Breast carcinoma risk may be modified by early life factors, including physical growth and development, diet, and life-style factors of preadolescence and adolescence, as well as genetic factors.
The authors tested their hypothesis that adolescent growth and development are related to breast carcinoma incidence by evaluating 65,140 women who participated in the Nurses'Health Study.
During 16 years of follow-up, 806 women were diagnosed with breast carcinoma prior to menopause, and another 1485 were diagnosed after menopause.
Because adolescent growth was not directly observed in this cohort, the peak height growth velocity for each participant was estimated by using a model from another longitudinal study.
Finally, Cox proportional hazards regression models were used to study associations between breast carcinoma incidence and adolescent factors in the Nurses'Health Study.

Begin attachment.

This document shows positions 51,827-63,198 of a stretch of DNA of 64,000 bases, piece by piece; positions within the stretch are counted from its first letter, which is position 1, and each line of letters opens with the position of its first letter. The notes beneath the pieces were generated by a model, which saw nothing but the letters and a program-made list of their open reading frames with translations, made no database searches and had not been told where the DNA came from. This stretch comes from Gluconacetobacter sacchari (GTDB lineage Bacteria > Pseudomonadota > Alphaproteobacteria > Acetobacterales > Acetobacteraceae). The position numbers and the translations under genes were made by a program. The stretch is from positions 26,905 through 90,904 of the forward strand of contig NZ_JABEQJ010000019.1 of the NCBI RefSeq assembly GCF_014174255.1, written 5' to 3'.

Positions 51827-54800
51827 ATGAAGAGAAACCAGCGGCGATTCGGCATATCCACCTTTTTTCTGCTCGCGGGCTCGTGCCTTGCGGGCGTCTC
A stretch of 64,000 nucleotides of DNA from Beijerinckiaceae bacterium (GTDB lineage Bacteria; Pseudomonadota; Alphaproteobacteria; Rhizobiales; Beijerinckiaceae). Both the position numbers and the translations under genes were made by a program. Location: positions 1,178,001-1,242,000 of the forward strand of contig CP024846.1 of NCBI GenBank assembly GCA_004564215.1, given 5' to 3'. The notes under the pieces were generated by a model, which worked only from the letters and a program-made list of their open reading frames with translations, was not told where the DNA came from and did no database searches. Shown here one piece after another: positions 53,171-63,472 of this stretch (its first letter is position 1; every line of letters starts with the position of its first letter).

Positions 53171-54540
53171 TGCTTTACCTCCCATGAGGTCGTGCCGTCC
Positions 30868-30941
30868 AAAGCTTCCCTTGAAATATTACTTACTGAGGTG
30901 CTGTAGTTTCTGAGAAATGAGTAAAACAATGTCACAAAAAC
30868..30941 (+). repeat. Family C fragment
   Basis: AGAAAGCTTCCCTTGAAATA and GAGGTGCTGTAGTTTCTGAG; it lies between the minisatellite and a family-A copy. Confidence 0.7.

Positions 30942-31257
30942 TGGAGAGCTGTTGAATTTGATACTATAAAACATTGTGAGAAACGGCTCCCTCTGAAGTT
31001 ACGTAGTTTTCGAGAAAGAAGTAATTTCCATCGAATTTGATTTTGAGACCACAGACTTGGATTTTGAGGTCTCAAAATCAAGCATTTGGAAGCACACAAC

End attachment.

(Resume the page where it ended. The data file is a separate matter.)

Later menarche (relative risk [RR]=0.52 for >=15 vs. <=11 years) and more body fatness at age 10 years (RR=0.60 for fattest vs. leanest) were associated with a decreased risk of premenopausal breast carcinoma.
The risk of postmenopausal breast carcinoma was lower for girls with later menarche (RR=0.80), more body fat at age 10 years (RR=0.72), and shorter adult height (RR=1.29 for >=67 vs.<62 inches).
Higher peak height growth velocity, derived from these 3 variables, was associated with increased risk of both premenopausal (...)
Mots-clés Pascal : Carcinome, Glande mammaire, Facteur risque, Première menstruation, Tardif, Tissu adipeux, Développement staturopondéral, Epidémiologie, Etats Unis, Amérique du Nord, Amérique, Homme, Tumeur maligne, Glande mammaire pathologie, Adolescence
Mots-clés Pascal anglais : Carcinoma, Mammary gland, Risk factor, Menarche, Late, Adipose tissue, Somatic growth, Epidemiology, United States, North America, America, Human, Malignant tumor, Mammary gland diseases
Notice produite par :
Inist-CNRS - Institut de l'Information Scientifique et Technique
Cote : 99-0294374
Code Inist : 002B20E02. Création : 16/11/1999.